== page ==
Unfortunately, creating synthetic zeolites is very complex. Researchers at KU Leuven, Ghent University and the University of Antwerp have discovered a way to make new zeolites quickly. “The method is faster than existing methods and contributes to the development of a more sustainable, greener chemical industry," says KU Leuven Professor Christine Kirschhock.
Zeolites are best known for their ubiquitous use as water softeners in detergents and as catalysts in industry. A catalyst is a mediator that increases the efficiency of chemical reactions, saving huge amounts of energy. Zeolites are robust and reusable – making them environmentally friendly catalysts.
There are various types of zeolites, each with their own specific structure and porous make-up. Naturally-occurring zeolites are often unsuitable for industrial applications because their pores are small. Developing synthetic zeolites, however, is very complex and often a matter of trial and error.
Around 200 different synthetic zeolites currently exist, of which only 20 are actually used in industry. The desired properties of the zeolite – its composition, pore size, reusability and so on – change with each new application. Until now, designing a zeolite with predetermined characteristics was impossible.
Researchers from Leuven, Ghent and Antwerp have now experimentally demonstrated that it is possible to cut zeolite building blocks and rearrange them into a new structure. Professor Christine Kirschhock of KU Leuven explains: “A zeolite can be thought of as a set of merged building blocks. We are now able to separate certain blocks of a zeolite and then reassemble them into different configurations, depending on the desired properties.”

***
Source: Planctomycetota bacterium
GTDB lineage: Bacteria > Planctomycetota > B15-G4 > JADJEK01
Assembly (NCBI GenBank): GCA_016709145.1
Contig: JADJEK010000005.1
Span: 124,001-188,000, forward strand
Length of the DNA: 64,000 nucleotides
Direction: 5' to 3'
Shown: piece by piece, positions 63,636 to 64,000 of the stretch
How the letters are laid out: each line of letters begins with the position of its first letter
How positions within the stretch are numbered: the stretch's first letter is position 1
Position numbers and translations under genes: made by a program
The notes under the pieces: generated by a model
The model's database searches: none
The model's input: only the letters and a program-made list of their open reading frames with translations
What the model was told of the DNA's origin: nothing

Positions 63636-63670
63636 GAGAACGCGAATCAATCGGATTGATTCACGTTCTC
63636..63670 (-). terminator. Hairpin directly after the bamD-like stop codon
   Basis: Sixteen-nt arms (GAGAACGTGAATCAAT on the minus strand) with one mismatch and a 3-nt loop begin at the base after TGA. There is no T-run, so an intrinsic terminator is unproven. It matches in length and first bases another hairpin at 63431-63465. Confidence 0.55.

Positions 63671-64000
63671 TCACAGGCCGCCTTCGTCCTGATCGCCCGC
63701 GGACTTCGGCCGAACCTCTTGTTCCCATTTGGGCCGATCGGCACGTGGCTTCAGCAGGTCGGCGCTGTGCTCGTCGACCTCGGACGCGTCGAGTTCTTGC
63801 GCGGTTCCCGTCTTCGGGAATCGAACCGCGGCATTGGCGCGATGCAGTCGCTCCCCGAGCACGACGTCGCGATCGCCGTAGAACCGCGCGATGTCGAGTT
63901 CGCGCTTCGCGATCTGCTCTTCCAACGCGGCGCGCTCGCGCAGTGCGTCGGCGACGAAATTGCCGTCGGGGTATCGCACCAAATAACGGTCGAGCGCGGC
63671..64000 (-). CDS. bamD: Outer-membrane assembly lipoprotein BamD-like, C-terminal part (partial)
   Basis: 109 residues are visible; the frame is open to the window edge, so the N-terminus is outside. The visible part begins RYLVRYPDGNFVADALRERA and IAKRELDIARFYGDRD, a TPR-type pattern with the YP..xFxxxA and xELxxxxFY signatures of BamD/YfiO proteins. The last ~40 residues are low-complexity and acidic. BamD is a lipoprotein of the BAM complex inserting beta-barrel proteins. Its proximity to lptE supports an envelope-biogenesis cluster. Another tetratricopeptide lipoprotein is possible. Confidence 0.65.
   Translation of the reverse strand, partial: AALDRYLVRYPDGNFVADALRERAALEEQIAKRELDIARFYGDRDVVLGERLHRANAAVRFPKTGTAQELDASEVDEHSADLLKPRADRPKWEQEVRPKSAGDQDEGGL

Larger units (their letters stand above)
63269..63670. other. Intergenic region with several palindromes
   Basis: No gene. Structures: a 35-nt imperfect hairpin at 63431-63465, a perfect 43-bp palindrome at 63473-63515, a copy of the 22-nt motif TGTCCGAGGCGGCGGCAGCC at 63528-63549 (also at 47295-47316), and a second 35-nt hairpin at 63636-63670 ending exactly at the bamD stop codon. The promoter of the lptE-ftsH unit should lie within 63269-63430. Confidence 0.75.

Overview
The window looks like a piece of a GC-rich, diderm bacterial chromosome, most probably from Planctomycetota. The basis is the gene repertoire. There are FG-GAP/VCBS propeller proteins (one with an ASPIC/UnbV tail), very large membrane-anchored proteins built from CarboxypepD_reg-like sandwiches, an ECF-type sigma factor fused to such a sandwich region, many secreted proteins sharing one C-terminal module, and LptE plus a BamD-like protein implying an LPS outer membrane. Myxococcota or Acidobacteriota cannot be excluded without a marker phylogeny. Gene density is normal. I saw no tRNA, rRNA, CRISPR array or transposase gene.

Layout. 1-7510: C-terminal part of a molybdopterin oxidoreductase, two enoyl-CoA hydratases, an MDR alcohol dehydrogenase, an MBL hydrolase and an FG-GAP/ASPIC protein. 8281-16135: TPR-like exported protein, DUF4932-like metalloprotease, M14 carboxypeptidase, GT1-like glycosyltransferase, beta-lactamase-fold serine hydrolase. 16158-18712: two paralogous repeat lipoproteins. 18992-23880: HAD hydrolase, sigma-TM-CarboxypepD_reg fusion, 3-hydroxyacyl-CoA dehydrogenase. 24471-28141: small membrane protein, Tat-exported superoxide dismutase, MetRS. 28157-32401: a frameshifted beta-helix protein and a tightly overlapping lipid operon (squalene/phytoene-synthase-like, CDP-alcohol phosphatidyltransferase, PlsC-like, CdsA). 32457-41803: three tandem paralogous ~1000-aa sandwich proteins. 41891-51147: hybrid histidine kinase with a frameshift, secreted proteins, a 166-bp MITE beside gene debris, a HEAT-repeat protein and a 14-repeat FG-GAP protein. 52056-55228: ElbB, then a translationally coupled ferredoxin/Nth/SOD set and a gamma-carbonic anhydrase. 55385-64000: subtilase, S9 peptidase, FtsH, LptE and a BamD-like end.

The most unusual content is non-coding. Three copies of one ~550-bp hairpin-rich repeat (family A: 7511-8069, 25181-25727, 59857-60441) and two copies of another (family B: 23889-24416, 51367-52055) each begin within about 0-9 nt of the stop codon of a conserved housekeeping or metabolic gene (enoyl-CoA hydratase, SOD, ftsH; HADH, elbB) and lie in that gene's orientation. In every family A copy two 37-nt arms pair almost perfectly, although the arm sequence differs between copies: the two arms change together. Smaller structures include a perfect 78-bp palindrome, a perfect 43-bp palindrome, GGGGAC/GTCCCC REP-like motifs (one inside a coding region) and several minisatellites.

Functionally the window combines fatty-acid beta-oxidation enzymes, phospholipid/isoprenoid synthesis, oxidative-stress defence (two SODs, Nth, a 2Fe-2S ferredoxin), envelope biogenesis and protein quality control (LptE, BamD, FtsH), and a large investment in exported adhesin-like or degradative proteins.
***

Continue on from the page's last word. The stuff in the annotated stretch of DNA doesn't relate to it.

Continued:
This generic method for creating new zeolites has significant advantages: “In addition to new possibilities for applications, the method contributes to the development of a more sustainable, greener chemical industry. It is the first-ever example of customizable zeolite design.”
• Professor Veronique Van Speybroeck, Ghent University, Centre for Molecular Modelling, firstname.lastname@example.org, tel. +32 (0) 92 64 65 58• Professor Gustaaf Van Tendeloo, University of Antwerp, EMA, email@example.com, tel. +32 (0) 32 65 32 62
An online version of this press release, with accompanying images and captions, is available at: http://www.kuleuven.be/english/news/cut-and-paste-zeolites
| KU Leuven
Gelatine instead of forearm
19.04.2017 | Empa - Eidgenössische Materialprüfungs- und Forschungsanstalt
Computers create recipe for two new magnetic materials
18.04.2017 | Duke University
The nearby, giant radio galaxy M87 hosts a supermassive black hole (BH) and is well-known for its bright jet dominating the spectrum over ten orders of magnitude in frequency. Due to its proximity, jet prominence, and the large black hole mass, M87 is the best laboratory for investigating the formation, acceleration, and collimation of relativistic jets. A research team led by Silke Britzen from the Max Planck Institute for Radio Astronomy in Bonn, Germany, has found strong indication for turbulent processes connecting the accretion disk and the jet of that galaxy providing insights into the longstanding problem of the origin of astrophysical jets.
Supermassive black holes form some of the most enigmatic phenomena in astrophysics. Their enormous energy output is supposed to be generated by the...
The probability to find a certain number of photons inside a laser pulse usually corresponds to a classical distribution of independent events, the so-called...
Microprocessors based on atomically thin materials hold the promise of the evolution of traditional processors as well as new applications in the field of flexible electronics. Now, a TU Wien research team led by Thomas Müller has made a breakthrough in this field as part of an ongoing research project.
Two-dimensional materials, or 2D materials for short, are extremely versatile, although – or often more precisely because – they are made up of just one or a...
Two researchers at Heidelberg University have developed a model system that enables a better understanding of the processes in a quantum-physical experiment...
Glaciers might seem rather inhospitable environments. However, they are home to a diverse and vibrant microbial community. It’s becoming increasingly clear that they play a bigger role in the carbon cycle than previously thought.
A new study, now published in the journal Nature Geoscience, shows how microbial communities in melting glaciers contribute to the Earth’s carbon cycle, a...
20.04.2017 | Event News
18.04.2017 | Event News
03.04.2017 | Event News
21.04.2017 | Physics and Astronomy
21.04.2017 | Health and Medicine
21.04.2017 | Physics and Astronomy